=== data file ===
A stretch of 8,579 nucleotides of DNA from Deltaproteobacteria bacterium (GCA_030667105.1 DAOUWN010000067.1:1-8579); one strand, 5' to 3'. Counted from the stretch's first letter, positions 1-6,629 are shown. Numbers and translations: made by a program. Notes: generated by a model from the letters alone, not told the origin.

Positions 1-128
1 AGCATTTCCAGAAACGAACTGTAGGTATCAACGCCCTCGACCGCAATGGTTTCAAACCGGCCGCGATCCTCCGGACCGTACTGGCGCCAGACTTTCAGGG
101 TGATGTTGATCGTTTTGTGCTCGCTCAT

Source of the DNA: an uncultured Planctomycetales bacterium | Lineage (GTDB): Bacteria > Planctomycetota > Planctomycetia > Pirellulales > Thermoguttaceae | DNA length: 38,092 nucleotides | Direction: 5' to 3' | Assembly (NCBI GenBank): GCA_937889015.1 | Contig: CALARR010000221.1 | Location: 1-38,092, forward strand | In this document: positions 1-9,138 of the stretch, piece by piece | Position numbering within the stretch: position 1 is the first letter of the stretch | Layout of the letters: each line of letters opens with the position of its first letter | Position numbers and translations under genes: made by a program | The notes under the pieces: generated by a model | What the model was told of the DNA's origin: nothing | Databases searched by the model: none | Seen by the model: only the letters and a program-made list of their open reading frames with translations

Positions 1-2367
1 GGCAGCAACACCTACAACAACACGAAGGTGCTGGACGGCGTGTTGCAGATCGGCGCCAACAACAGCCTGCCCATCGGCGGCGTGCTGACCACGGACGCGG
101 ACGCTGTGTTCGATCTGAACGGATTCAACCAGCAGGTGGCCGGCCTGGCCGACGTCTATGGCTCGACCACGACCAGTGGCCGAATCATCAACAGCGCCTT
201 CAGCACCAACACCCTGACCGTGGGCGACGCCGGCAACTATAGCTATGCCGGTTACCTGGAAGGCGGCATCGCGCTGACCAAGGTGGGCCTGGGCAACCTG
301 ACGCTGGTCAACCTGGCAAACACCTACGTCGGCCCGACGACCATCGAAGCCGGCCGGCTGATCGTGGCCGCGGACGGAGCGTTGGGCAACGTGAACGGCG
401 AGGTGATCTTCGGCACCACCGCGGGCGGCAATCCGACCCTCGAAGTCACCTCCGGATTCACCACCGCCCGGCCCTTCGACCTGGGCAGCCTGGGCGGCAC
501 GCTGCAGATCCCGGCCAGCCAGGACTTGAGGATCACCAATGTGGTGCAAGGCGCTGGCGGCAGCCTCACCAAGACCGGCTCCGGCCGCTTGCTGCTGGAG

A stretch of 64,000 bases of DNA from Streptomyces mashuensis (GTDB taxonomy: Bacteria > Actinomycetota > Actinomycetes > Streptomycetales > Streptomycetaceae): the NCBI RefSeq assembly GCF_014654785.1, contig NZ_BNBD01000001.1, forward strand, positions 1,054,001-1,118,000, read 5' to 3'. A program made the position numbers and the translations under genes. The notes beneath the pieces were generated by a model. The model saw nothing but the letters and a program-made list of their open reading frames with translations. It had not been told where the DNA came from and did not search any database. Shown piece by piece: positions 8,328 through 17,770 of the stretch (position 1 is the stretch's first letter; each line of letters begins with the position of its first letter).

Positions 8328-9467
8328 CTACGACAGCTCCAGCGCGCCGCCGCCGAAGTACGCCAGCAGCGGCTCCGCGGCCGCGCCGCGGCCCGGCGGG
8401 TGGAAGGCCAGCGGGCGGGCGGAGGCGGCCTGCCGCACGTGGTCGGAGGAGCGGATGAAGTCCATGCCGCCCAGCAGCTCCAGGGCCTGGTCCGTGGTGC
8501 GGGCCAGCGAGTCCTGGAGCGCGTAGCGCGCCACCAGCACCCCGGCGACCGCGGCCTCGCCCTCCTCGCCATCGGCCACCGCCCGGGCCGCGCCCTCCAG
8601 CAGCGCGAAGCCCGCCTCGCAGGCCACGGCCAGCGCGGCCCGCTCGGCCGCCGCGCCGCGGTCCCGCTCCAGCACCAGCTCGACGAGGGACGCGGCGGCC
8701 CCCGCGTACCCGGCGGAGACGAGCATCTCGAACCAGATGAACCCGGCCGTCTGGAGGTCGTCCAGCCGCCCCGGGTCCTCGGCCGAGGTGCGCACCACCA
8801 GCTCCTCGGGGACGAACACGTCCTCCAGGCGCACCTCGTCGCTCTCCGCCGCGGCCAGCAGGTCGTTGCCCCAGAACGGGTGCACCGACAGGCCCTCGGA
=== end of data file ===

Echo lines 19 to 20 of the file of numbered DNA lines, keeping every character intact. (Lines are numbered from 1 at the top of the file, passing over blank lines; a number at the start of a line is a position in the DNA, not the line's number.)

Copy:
8701 CCCGCGTACCCGGCGGAGACGAGCATCTCGAACCAGATGAACCCGGCCGTCTGGAGGTCGTCCAGCCGCCCCGGGTCCTCGGCCGAGGTGCGCACCACCA
8801 GCTCCTCGGGGACGAACACGTCCTCCAGGCGCACCTCGTCGCTCTCCGCCGCGGCCAGCAGGTCGTTGCCCCAGAACGGGTGCACCGACAGGCCCTCGGA